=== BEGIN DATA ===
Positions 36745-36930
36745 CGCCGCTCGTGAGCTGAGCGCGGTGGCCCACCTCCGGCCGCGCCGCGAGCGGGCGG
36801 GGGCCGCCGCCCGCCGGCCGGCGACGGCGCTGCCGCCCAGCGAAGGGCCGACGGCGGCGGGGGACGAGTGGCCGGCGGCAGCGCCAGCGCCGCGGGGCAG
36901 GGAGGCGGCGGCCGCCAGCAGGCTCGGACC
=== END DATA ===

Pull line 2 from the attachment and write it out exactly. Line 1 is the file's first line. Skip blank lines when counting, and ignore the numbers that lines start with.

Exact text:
36745 CGCCGCTCGTGAGCTGAGCGCGGTGGCCCACCTCCGGCCGCGCCGCGAGCGGGCGG